Glass specification was the main focus of AJ Spec Live, the first in a new series of events to complement the monthly themes of AJ Specification
The chair of Thursday’s debate was Paul Finch who noted that in the years following the terrorist attacks on New York in 2001, many thought glass cladding would fall out of favour, but that recent years had shown that glass specification was more popular than ever with architects.
Damian Rogan, façade group leader of Eckersley O’ Callaghan discussed the development of the material for Apple, where glass with load-bearing properties was used firstly to create transparent staircases, and later as the entire cladding system of a number of Apple stores, with the glass acting as pillars supporting the roof structure.
Giles Martin, director at Wilkinson Eyre, spoke of how the need to keep corporate clients happy meant that no overall colour was allowed to dominate the glass façade at their 10 Brock Street office building, while Paul Rogers, project director of Robin Partington & Partners, discussed the glass cladding for the practice’s Park House mixed-use development in London’s Oxford Street.
Commenting on the building’s notable double-curved envelope, Rogers said: ‘Building in curves is nothing to be scared of if you understand geometry. He explained that each glass panel was designed as though part of the surface of a giant sphere, with more than 90 per cent of panels bent on site.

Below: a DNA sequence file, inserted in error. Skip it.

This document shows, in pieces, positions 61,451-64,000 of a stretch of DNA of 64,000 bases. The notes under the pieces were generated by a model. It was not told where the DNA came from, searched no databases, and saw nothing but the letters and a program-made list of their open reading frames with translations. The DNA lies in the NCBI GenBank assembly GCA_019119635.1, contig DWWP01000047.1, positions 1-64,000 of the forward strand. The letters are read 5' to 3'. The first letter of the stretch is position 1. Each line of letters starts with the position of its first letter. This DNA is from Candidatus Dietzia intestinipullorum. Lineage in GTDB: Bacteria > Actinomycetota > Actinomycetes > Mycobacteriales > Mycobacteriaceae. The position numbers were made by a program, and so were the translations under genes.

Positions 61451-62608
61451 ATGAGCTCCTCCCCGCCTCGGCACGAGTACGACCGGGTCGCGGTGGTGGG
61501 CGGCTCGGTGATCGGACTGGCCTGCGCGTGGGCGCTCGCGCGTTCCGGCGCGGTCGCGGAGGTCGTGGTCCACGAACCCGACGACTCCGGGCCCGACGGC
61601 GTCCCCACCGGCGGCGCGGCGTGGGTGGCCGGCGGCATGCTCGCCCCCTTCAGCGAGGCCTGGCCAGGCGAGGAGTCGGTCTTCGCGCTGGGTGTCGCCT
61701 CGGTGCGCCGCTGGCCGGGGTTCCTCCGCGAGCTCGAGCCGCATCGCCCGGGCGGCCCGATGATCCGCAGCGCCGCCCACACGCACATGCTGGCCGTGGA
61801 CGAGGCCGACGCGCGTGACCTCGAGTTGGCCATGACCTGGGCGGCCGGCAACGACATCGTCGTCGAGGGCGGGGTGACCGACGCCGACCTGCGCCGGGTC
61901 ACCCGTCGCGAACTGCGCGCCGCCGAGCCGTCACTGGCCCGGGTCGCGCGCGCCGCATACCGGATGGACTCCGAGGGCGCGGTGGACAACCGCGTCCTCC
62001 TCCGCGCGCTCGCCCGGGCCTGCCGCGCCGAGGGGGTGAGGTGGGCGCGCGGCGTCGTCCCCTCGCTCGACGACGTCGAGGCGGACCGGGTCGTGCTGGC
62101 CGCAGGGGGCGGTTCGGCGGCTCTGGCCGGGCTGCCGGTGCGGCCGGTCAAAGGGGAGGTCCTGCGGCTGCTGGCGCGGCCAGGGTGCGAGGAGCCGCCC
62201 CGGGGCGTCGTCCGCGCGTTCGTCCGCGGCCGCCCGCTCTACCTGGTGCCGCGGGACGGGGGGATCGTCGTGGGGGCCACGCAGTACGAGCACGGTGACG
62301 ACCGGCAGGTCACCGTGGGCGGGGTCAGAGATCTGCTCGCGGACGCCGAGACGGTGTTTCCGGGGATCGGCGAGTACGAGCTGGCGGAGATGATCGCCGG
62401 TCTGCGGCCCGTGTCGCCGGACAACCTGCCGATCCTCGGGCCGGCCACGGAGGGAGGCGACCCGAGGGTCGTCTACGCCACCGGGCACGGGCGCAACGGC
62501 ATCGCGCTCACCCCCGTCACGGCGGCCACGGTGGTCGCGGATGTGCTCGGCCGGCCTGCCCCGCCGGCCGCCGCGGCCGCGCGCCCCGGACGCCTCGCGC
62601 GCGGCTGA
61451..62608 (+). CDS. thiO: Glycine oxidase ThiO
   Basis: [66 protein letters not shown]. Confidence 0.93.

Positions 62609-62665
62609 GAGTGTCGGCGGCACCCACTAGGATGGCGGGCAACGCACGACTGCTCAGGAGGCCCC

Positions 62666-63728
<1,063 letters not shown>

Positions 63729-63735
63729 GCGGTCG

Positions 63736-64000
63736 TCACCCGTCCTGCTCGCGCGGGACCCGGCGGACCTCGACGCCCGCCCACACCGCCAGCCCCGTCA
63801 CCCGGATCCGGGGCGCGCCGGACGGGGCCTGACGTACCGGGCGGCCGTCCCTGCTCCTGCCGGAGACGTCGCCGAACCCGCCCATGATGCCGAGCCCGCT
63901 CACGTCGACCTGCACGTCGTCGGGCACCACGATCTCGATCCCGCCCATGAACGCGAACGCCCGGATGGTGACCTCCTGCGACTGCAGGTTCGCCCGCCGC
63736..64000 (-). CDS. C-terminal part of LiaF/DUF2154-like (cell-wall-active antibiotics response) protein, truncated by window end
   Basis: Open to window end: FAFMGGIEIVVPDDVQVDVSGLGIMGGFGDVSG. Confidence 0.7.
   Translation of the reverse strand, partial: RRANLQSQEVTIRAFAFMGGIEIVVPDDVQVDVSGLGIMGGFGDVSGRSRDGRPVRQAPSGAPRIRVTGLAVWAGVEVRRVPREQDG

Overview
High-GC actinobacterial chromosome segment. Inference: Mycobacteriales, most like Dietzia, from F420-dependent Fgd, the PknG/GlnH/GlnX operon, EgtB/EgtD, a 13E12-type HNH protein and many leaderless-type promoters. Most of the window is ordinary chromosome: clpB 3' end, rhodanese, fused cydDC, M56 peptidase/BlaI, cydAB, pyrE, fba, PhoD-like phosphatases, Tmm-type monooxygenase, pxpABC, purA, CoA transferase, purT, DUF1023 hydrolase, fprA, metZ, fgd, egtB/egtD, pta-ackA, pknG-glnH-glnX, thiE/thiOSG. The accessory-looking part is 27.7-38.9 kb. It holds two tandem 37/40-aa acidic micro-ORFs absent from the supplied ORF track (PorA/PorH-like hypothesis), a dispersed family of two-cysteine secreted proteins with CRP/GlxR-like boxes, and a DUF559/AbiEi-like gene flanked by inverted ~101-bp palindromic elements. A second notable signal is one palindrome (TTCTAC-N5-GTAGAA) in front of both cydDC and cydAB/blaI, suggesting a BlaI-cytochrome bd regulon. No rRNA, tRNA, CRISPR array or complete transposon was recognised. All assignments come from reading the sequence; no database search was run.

Unlike other speakers who discussed the functional properties of materials, Bjorn Sanden, market development manager for DuPont Glass Laminating Solutions, said that ‘the performance of glass after breakage was also a consideration’ for specifiers. He indicated glass viewing platforms as an example of the need to consider how materials behaved after damage.
Solid panels were discussed by both Saffet Kaya Bekiroglu, associate, Zaha Hadid Architects, and Matti Lampila, associate, Piercy & Company. Bekiroglu discussed ZHA’s Heydar Aliyev Cultural Centre in Baku, and the desire to create a cladding, roof and flooring system which ‘appeared as a homogenous skin from the outside’. Lampila said that the history of Clerkenwell including its diamond trade heritage were references in choosing the EQUITONE fibre cement and complementary window surrounds for Piercy & Company’s Baker’s Row project.
Finally, Stephen Hadley and Larissa Johnston, associate and project architect at Stanton Williams discussed the granite specification of King’s Cross Square, where joints between cladding panels was kept to no more than 4mm to emphasise a ‘solid look’ for the square.
The April edition of AJ Spec Live will take place on 30 April from 4-6pm at the NLA, London, and will focus on Kitchen & Bathroom specification